In the world of hedge funds there are thousands of money managers. Many members of the financial press speciously shrug off this group, but a select group of hedgies is actually worth retail investors’ time. At Insider Monkey, we’ve found that by focusing on the best stock picks of the best hedge fund managers, it is possible to beat the market by a significant margin.
Our small-cap strategy outpaced the market by 18% a year for more than a decade, and since we began sharing this with the public last fall, our picks have beaten the S&P 500 index by 22.5 percentage points in only 5.5 months (learn how you can capitalize on these dominant strategies here).
With that in mind, it’s also important to do a fund-by-fund analysis of hedgies’ favorite stock picks, and the latest round of fourth quarter 13F filings from the SEC lets us do just that. Let’s take a look at Robert Jaffe’s Force Capital, which is a U.S.-centric long/short equity fund that specializes in deep fundamental research, predominantly on middle-market companies in financial, consumer and industrial sectors (here’s Jaffe’s full equity portfolio).
Sears Hometown and Outlet Stores Inc (NASDAQ:SHOS) is Jaffe’s No. 1 stock pick and was a new position for the hedge fund manager last quarter. Since spinning off from Sears Holdings in mid-October, shares of the appliance and hardware-focused retailer have returned nearly 50%. In the typical spin-off fashion, Sears Hometown and Outlet was undervalued from launch, and despite their rapid appreciation, they still trade at a 13% discount to their industry’s average book valuation. While there’s nothing here for income-seeking investors, the multiples are splendid, as are Jaffe’s company in SHOS. At the end of Q4, Murray Stahl, Steven Cohen and Chuck Royce were also long.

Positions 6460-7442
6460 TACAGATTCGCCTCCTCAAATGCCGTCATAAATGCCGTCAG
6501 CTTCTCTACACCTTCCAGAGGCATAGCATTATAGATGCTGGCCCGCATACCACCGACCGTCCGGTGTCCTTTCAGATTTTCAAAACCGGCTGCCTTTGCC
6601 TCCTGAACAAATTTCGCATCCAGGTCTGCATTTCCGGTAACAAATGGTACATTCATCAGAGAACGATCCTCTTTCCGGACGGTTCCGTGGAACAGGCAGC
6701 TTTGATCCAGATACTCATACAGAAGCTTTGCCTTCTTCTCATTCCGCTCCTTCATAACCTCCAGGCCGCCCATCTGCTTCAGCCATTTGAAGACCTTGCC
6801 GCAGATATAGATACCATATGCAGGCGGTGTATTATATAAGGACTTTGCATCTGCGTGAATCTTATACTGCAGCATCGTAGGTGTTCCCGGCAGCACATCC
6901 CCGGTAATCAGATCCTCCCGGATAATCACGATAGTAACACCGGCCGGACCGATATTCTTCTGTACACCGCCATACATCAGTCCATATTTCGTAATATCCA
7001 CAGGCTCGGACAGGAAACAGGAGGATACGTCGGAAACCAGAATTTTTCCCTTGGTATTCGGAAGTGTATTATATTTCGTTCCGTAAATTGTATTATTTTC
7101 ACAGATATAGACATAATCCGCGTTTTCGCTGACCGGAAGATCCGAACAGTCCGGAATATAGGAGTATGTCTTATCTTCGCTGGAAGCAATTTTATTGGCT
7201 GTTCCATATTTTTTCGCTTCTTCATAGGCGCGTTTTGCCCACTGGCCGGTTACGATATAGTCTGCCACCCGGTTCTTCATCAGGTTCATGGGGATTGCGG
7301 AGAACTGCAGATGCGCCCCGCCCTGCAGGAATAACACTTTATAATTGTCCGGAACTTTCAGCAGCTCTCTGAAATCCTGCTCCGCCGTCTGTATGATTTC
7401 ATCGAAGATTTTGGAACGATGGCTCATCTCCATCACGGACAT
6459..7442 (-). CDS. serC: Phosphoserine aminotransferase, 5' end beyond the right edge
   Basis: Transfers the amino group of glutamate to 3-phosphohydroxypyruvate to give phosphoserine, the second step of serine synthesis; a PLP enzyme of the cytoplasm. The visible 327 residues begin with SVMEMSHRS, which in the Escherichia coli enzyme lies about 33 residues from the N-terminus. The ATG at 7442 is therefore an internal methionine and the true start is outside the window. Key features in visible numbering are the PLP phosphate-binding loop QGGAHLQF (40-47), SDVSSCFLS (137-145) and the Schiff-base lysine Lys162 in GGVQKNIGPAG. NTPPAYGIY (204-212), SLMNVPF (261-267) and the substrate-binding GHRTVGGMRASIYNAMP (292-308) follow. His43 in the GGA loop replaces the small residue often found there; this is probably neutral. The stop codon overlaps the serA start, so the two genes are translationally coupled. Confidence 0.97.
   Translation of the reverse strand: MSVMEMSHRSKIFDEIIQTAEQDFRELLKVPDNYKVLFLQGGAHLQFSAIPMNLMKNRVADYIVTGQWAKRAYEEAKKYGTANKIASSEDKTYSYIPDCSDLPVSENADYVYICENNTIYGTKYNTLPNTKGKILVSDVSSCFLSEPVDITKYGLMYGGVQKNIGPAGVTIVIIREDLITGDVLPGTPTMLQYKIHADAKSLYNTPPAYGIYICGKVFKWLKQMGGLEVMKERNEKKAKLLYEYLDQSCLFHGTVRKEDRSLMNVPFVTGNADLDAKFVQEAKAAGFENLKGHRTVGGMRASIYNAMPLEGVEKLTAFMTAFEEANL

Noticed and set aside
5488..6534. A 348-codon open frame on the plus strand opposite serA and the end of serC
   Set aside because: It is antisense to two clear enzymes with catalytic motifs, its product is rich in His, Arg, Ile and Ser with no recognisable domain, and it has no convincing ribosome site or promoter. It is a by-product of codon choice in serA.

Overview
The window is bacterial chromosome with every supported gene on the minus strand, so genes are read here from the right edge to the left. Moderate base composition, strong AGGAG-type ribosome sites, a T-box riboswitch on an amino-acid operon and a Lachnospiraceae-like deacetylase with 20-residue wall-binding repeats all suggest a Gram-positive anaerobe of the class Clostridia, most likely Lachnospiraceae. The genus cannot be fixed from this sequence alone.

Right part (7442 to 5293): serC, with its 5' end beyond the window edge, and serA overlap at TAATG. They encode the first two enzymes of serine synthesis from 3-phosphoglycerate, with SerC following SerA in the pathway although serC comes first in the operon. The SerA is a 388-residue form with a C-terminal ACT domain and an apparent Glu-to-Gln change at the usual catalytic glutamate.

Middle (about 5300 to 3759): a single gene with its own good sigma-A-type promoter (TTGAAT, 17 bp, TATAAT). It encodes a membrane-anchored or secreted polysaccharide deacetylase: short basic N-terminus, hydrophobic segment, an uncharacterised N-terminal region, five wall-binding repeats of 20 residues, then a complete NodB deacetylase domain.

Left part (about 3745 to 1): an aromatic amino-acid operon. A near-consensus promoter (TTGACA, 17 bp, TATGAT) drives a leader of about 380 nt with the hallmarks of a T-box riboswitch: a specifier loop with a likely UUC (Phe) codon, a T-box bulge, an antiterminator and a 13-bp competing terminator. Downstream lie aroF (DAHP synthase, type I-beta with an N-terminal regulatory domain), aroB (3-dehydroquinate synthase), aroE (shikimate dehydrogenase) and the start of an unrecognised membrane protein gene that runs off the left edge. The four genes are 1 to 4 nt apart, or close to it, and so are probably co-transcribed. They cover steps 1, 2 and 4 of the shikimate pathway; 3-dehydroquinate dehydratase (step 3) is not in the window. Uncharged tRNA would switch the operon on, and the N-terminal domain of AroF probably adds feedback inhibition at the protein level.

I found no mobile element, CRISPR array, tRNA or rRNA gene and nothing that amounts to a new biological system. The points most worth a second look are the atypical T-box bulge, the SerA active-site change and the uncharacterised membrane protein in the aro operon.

First Industrial Realty Trust, Inc. (NYSE:FR) and iStar Financial Inc. (NYSE:SFI) sit at the No.’s 2 and 3 spots in Jaffe and Force’s equity portfolio, and interestingly, the hedgie was downsizing his stake in both REITs by about 20% last quarter. While it’s impossible to know just what merited this selling—it could have simply been profit taking—it’s worth pointing out that each company has had a significant 2013. Since the start of the year, First Industrial has gained 13.5% while iStar is up 23.9%, and both trade relatively cheaply at the moment.
Just how cheap?